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The Art of Getting Paid

When Is It Worth Negotiating a Partial Payment?

Knowing whether to accept a partial payment—and if so, how much of a discount to give—requires a subtle balancing of several factors.

By Frederick Hertz  |  January 6, 2017
Art: Partial Payment 2

Pavel Vakhrushev/Shutterstock

If you have handled the communication with your non-paying client correctly, by now you should have a fairly clear notion of why you aren’t being paid.  One of the best reasons for speaking authentically about these touchy issues with your client is so you can gauge what is really going on, and thus can make the best decisions. Of course, you have to be attuned to whether you are being given truthful information, and in some instances you may want to ask for some documentation of what they are asserting.

At some point in this process you will need to decide when to pursue a claim for non-payment versus dropping it altogether, but before you get to that juncture you should always be considering whether or not to accept a partial payment. The fundamental reason why a partial payment should always be considered is that it may be the most you can salvage out of a nasty situation. If your client is indeed destitute or facing bankruptcy, and there are no obvious other sources of payment, accepting 50 cents on the dollar can be the wisest choice. Knowing whether to accept a partial payment—and if so, what degree of discount to agree to—requires a subtle balancing of several factors, summarized as follows:

  1. How does the amount of unpaid bills relate to the totality of what the client has paid you already? If they’ve already paid you $100,000 and owe you another $5,000, making a discount deal with them is a far lesser punishment to your overall revenue stream than if they’ve only paid you $10,000 in total so far.
  1. Who is really liable for the bill, and is there some uncertainty as to which entity or person is on the hook? Sometimes even the smartest lawyers get caught up in a confusion about what is the liable entity, and thus a bankruptcy of a corporation or the liquidation of a partnership can render the liable party insolvent, even when one or more of the principals is still quite rich.  Make sure to check to see who signed your fee agreement, and in what capacity they agreed to pay your bill.
  1. What is the liable client’s real financial situation?  This is tricky, as you probably won’t want to bother hiring a private investigator to uncover the hidden assets, but hopefully you have learned a fair amount about your client in the course of your representation.  If your client is claiming insolvency while they are on vacation in a five-star resort, you should not necessarily accept their claim of financial distress.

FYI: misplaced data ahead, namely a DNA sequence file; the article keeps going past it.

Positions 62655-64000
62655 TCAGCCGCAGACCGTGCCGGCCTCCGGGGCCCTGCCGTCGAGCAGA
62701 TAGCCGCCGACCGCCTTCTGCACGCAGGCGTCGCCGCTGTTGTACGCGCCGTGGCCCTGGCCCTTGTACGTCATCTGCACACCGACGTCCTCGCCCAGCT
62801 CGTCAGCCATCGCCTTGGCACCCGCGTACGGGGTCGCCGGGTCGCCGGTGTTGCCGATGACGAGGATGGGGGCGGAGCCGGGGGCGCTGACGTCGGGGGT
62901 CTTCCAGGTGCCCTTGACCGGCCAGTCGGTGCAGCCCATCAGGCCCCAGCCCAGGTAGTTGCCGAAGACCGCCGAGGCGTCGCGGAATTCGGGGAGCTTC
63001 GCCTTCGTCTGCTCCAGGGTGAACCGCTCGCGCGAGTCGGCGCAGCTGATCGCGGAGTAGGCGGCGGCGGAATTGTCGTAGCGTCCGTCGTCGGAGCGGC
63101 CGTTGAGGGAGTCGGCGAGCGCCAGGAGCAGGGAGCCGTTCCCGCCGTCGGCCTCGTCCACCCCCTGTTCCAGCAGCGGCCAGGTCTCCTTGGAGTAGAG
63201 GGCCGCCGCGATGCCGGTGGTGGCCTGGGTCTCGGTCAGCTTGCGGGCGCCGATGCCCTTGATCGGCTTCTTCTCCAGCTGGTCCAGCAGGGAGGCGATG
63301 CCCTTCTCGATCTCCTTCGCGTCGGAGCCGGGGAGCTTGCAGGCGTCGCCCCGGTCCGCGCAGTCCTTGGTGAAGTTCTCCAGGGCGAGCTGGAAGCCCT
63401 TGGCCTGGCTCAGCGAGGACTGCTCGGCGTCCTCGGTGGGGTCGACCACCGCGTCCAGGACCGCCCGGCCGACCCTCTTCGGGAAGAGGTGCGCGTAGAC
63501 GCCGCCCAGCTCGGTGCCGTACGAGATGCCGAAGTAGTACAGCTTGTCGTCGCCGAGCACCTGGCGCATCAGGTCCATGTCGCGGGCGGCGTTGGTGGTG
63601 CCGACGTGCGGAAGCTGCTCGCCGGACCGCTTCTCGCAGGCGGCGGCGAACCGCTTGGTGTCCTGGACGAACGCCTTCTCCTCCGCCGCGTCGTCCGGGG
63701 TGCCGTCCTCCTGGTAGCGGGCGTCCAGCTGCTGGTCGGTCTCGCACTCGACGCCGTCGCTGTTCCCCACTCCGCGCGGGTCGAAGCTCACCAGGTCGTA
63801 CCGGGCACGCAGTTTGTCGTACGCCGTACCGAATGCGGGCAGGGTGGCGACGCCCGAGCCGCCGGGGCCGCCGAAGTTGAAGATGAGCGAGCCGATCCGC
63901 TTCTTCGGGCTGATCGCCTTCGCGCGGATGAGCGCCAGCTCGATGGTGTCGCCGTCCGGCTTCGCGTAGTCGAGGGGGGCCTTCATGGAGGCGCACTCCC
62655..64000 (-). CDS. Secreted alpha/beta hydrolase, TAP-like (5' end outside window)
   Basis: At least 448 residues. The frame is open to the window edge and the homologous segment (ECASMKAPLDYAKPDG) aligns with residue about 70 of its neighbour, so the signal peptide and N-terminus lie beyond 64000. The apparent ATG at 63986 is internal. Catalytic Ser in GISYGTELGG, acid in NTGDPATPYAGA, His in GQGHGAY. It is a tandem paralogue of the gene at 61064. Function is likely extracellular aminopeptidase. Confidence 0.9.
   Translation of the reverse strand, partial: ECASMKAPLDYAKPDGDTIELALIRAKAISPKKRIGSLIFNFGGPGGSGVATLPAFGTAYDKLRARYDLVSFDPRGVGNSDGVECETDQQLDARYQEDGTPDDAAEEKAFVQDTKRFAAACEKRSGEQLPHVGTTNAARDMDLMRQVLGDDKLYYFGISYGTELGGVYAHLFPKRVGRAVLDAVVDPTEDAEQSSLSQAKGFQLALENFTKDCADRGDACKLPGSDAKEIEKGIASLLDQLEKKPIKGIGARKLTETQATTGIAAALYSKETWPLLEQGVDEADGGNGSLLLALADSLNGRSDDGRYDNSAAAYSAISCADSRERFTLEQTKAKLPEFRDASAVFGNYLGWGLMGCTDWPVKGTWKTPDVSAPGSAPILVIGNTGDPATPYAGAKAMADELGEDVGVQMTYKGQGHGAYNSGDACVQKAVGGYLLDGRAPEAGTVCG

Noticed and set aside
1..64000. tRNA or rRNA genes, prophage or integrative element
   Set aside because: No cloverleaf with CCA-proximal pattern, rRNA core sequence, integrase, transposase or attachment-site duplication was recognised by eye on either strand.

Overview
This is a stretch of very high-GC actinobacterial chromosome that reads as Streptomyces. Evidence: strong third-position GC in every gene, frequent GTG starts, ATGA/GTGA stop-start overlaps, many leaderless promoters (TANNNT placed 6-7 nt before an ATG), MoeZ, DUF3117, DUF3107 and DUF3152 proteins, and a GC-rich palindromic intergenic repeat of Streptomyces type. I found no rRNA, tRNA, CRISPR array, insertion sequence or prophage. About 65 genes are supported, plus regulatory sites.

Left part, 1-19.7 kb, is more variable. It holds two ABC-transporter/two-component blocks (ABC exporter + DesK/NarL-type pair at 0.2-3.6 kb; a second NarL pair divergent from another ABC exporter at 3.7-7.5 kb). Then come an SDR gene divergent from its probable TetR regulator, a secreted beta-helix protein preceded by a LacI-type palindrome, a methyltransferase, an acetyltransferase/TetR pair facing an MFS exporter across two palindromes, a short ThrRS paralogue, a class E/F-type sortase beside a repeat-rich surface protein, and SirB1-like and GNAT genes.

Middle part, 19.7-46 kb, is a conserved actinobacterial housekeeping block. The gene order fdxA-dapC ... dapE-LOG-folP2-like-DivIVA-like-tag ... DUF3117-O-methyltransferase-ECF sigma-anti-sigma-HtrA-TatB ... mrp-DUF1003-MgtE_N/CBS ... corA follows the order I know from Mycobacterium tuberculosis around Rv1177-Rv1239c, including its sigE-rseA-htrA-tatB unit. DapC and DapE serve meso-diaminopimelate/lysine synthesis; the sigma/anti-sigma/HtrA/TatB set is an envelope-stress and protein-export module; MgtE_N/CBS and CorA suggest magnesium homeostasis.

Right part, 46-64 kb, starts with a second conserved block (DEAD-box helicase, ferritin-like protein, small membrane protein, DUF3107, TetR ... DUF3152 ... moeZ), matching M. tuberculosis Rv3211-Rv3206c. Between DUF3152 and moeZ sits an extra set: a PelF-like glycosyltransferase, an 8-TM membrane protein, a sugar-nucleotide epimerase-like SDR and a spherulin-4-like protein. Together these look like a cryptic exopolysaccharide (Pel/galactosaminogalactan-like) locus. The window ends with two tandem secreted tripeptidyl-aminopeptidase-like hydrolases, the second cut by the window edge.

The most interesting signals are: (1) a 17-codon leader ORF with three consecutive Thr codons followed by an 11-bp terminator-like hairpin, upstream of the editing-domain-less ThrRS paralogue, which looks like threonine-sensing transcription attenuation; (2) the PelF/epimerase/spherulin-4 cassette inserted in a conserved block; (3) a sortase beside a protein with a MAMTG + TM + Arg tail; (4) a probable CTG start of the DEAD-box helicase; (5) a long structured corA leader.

1. If you are considering some form of deferred payment over time, you should have a clear written agreement that states that if they don’t make the scheduled payments for the reduced amount, then the entire amount becomes immediately due and payable. Remember, a deferred payment schedule is not necessarily an acceptance of partial payment as full satisfaction of the obligation.
  1. What’s the likelihood that this client will come back to you for more work (hopefully when they are in better financial shape!), or make valuable referrals to you?  Will they truly appreciate what you have done to accommodate their situation, or will they simply move on to exploit the next sucker?
  1. What is your exposure to a potential malpractice claim or a defense of sub-standard or excessive work?  If this is a serious concern, when should you decide to forgo an aggressive pursuit of the unpaid fees? Remember, your list of concerns should not just be the downside of losing such a claim, as the cost in money, time, and possible increased malpractice insurance premiums can make it an expensive encounter, even if you eventually settle or prevail.
  1. How busy is your practice these days, and how close are you to meeting your overall revenue goals for the year? While these factors aren’t connected to this particular client and his or her outstanding bill, it certainly should impact your decision-making.  Pursuing a client for non-payment takes time, is uncomfortable, and certainly isn’t generating newly billable time or income.  If your workdays are already filled with paying clients, maybe it is wiser to focus your attention on meeting their needs, rather than chasing after the uncertain prospect of getting paid by a disgruntled former client.

Once you have figured out your plan, make sure you document it properly.  You don’t want to write down the bill in the hope that the reduced amount gets paid.  Rather, you want to make it clear to your client that so long as they pay the reduced amount by the agreed upon deadline, then, and only then, will you forgive the rest of the bill.


Frederick Hertz, an attorney and mediator based in Oakland, has managed his practice for more than 25 years.

The art of getting paid

"The Art of Getting Paid" is a one-year series of blog posts that provides a comprehensive training to lawyers on how to get paid.

We welcome your questions and comments – and of course, your suggestions on how to master this insufficiently respected aspect of practicing law.

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When Can You Stop Working for a Client in Arrears?

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